Manuel has been working on the Tsuba for the first Matsukaze prototype. It is an iron Mokko-shaped Tsuba with a fine Mimi and bears “千里之行 始於足下” on its Ura side, the old Chinese proverb that means, “a thousand mile journey begins with the first step”. As per the preferences of ancient Samurai, it is written in Chinese rather than Japanese.
This proverb figuratively means, “big accomplishments come from an accumulation of little achievements made one by one”. We chose this for the first prototype of Matsukaze as this is truly our first step towards a big accomplishment.
“Broken Pine Needle”, a motif popular in Japanese culture, poetry and also a central symbol in the Soto-Shu of Zen-Buddhism (my school) is shown on the Omote. Asked about the meaning of the broken pine needle that both clergy and laypeople have sewn on the back of their Rakusu (small Kesa or Kasaya) our Teacher Suzuki-Roshi answered:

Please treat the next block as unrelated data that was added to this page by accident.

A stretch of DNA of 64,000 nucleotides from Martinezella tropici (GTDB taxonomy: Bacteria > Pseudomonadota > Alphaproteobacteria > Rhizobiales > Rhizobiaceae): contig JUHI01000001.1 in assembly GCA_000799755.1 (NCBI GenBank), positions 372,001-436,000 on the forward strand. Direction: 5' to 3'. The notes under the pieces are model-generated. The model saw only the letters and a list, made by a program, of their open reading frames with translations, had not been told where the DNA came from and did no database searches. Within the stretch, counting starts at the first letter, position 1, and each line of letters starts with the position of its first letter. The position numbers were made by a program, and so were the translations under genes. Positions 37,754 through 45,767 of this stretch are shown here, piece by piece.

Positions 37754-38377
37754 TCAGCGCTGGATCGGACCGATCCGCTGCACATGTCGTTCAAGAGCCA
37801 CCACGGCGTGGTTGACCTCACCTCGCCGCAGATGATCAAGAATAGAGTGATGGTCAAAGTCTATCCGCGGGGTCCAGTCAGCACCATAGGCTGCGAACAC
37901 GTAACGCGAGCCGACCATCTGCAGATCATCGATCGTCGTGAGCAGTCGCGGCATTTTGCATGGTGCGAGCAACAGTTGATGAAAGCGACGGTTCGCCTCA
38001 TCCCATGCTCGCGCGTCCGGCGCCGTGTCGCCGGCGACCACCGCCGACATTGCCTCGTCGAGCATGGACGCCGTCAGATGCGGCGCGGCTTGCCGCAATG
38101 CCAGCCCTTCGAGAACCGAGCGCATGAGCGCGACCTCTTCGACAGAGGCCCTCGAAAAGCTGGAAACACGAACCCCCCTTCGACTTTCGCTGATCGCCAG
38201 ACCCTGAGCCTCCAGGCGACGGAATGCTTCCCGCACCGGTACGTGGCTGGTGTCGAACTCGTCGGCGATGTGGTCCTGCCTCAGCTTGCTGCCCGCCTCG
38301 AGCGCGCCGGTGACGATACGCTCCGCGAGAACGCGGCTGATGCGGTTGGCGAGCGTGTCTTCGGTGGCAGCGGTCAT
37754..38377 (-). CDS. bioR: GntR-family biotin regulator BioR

“Oh, that is-I don’t think that it-that is just to keep, you know, keep two-two parts tied together. It is pine, you know, pine leaf. That is, you know-in Japan, pine symbolize-pine is-pine tree is-is supposed to be-first of all, it is always green, and pine tree lives long long time, and it doesn’t change its color all year round. So we have some special feeling about pine, and that pine leaf we use in various way, you know, that design. When you make some-some furoshiki,[a square piece of cloth in Japan used for wrapping items such as gifts] you know, we put pine leaves [on them], you know. I think that is why maybe better to ask Yoshida-roshi [laughs]. He may have some reason-she may have some reason, but I think that is more very common, you know, for Japanese in Japanese culture to use pine leaves. You notice, you know, many-we have many pine-tree design or pine-leaves design. We like bamboo also. Bamboo.“